By Oscar Ramos
Oscar Ramos taught at The Preuss School for seven years and now works at a public school district in Texas. He’s also a previous contributor to Speak City Heights partner Voice of San Diego. Ramos’ commentary has been edited for style and clarity.
Say you’re a teacher. You’re conducting a lesson in class, talking over the hum of background chatter from your students.
It isn’t too loud, so you press on with the lesson. But then a student says something inappropriate to another student, loudly.
What do you do? If you’re a first-year teacher, you might call them out, only to be met with an eye roll.
Too often, this small act of defiance prompts panic in inexperienced teachers. They see that the student is undermining their authority, so they try to re-establish it by lecturing the student, or sending the student to the principal’s office.
The student may, in frustration, say something rude on the way out or shove a desk or slam the door – that behavior goes into a suspension report because now the teacher feels threatened. And that’s the version of events that gets back to the administration.
This example came from my work this summer overseeing volunteer college students who taught summer school classes to middle-school students. These college students were passionate about public education, but they were also overwhelmed at times and overreacted to minor situations. That led to consequences for their students.
San Diego Unified is right to consider low teacher experience a factor in disproportionate suspension rates for black and Latino students.
But I don’t blame teachers. Everyone, not just teachers, can help address this systemic inequality in our schools.
To explore possible solutions, we have to discuss why black and Latino students are being suspended at disproportionate rates in the first place. I usually see arguments falling into three categories:
Something is inherently wrong with black and Latino students, and that’s why they get suspended so often.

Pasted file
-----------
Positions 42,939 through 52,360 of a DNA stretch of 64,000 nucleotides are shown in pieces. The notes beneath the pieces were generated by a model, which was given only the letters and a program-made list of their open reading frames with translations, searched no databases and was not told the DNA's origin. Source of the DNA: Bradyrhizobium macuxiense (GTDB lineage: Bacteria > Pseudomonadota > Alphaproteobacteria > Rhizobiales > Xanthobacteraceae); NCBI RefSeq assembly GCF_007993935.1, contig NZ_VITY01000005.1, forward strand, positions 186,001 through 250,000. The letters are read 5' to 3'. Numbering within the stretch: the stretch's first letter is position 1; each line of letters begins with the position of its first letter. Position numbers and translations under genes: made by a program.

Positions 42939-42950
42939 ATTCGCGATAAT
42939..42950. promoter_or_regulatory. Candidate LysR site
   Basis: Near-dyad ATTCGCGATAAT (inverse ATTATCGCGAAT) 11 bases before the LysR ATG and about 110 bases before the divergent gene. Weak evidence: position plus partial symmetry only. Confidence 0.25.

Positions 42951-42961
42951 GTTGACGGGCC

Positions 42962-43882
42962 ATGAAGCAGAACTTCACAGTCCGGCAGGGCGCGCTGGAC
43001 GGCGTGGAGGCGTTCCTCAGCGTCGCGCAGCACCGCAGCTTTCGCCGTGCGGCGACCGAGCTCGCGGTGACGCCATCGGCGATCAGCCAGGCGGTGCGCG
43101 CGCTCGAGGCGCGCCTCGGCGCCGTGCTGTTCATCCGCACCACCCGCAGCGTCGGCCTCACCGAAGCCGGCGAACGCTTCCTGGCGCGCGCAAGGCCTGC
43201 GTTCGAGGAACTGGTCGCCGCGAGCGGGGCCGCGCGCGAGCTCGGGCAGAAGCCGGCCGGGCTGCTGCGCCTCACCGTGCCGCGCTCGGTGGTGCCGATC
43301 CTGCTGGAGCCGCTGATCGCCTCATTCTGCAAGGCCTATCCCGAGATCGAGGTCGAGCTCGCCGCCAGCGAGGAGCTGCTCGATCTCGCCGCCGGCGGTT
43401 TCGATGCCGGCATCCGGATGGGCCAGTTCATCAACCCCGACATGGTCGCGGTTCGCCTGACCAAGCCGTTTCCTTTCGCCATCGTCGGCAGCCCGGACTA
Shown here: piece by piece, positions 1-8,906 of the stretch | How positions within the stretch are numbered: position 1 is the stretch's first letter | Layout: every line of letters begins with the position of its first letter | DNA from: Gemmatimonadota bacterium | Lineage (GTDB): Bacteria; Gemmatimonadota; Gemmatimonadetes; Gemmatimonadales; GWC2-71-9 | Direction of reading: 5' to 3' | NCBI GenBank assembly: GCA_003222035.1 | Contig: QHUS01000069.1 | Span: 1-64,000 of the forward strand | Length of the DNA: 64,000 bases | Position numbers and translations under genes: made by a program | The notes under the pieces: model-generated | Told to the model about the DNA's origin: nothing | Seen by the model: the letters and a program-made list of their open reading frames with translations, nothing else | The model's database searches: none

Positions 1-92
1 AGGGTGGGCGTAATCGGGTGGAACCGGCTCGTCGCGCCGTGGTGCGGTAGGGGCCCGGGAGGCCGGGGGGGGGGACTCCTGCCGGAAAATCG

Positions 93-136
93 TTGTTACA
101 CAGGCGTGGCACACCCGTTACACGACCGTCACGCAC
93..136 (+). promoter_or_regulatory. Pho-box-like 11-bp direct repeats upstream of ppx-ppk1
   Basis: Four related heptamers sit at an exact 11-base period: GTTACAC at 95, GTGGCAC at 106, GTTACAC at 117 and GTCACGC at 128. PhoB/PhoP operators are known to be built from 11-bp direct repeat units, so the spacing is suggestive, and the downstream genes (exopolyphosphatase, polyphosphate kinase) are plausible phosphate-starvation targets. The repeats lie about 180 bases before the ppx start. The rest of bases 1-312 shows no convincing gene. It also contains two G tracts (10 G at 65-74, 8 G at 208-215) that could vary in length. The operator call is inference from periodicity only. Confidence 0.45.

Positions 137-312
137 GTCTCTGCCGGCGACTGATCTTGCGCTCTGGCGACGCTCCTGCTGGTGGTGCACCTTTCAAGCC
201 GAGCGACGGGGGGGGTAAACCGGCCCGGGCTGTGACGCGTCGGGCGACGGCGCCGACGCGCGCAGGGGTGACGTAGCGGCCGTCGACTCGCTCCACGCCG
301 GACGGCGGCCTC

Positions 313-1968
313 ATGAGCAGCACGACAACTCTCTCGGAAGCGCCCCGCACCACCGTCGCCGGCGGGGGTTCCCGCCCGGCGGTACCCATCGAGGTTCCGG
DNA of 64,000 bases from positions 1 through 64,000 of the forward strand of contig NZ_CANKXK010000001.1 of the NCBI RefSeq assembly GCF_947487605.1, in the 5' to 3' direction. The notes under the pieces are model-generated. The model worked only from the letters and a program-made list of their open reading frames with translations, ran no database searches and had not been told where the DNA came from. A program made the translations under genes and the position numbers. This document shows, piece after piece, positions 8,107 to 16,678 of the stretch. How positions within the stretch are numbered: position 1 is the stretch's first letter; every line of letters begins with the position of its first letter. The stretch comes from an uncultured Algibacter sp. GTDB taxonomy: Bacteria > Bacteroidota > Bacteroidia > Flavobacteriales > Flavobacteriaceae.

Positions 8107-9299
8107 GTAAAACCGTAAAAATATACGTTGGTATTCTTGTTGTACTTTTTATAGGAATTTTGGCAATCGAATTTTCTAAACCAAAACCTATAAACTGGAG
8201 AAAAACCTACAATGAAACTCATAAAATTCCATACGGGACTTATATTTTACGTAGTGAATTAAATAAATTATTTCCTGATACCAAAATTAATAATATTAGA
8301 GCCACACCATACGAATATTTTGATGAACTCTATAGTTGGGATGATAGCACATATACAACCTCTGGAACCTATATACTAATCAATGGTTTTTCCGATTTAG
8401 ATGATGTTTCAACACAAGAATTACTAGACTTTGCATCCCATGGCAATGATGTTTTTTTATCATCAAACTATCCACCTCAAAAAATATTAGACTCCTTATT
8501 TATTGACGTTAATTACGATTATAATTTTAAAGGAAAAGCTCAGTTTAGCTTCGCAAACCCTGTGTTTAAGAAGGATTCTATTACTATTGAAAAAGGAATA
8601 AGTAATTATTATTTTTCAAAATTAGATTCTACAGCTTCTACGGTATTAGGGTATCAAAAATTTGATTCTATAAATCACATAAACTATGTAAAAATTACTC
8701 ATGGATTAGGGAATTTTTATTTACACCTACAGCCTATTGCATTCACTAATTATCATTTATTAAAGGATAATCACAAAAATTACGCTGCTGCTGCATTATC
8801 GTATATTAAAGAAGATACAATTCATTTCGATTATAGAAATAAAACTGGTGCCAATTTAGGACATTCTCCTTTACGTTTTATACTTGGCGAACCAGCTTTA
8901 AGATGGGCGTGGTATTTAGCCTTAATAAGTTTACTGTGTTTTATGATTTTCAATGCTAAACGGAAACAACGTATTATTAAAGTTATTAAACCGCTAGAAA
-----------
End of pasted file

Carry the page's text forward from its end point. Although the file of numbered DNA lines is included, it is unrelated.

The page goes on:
Since the problem lies within these students, there is nothing we can do except continue to apply consequences until they end up in jail and off the streets. That’s unless, of course, they learn to behave – which they can’t, because they are inherently bad people.
This explanation is obviously racist, so I’m not going to entertain it much further. I do wonder, though, to what extent some teachers may subscribe to these low expectations. During San Diego’s immigration protests in 2006, someone who worked for a North County school district said to my face that children of illegal immigrants are stupid and can’t learn. I doubt I was unfortunate enough to run into the one educator in San Diego who feels this way.
The very model of our schools might be the problem.
Maybe low-income students are forgetting what they learned during the school year when they sit at home watching 10 weeks of TV every summer. If so, we should increase the length of the school year to 200 days to minimize summer learning loss. Maybe these students get into trouble because their teachers don’t know their home situations. Kids should have access to counselors and mentors so that teachers can find out why they’re struggling.
Demographic information like socioeconomic status might explain why these kids keep getting into trouble.
If the students getting suspended tend to be poor, then maybe we have an issue with poverty manifesting itself in the classroom. Other agencies can address the problem by implementing policies to reduce the poverty rate. Such policies could include raising the minimum wage, increasing access to affordable housing and health care and expanding early childhood education. Everyone can play a role in these policy solutions by voting for politicians and supporting policies that create real equality of opportunity.
San Diego Unified’s report and the Vergara v. California ruling both indicated that the tendency for experienced teachers to go to wealthier districts results in a structural inequality for low-income students. These students sit through years of new teachers fixing problematic lesson plans and learning the ropes of classroom management. But with more than 40 percent of new teachers leaving the profession altogether after their fifth year, the departure of remaining veteran teachers to wealthier schools means that poorer students don’t benefit from those teachers’ eventual experience.
I can’t speak to why experienced teachers leave a challenging school to teach in a wealthier part of San Diego, or what we can actually do about it.
But I would think that having to compensate for every public policy failure – unemployment, crime, subsidized unhealthy food, a broken immigration system, lack of affordable housing, poverty wages, economic segregation, racism, underserved neighborhoods – would wear a new teacher down.
This commentary originally appeared on Voice of San Diego.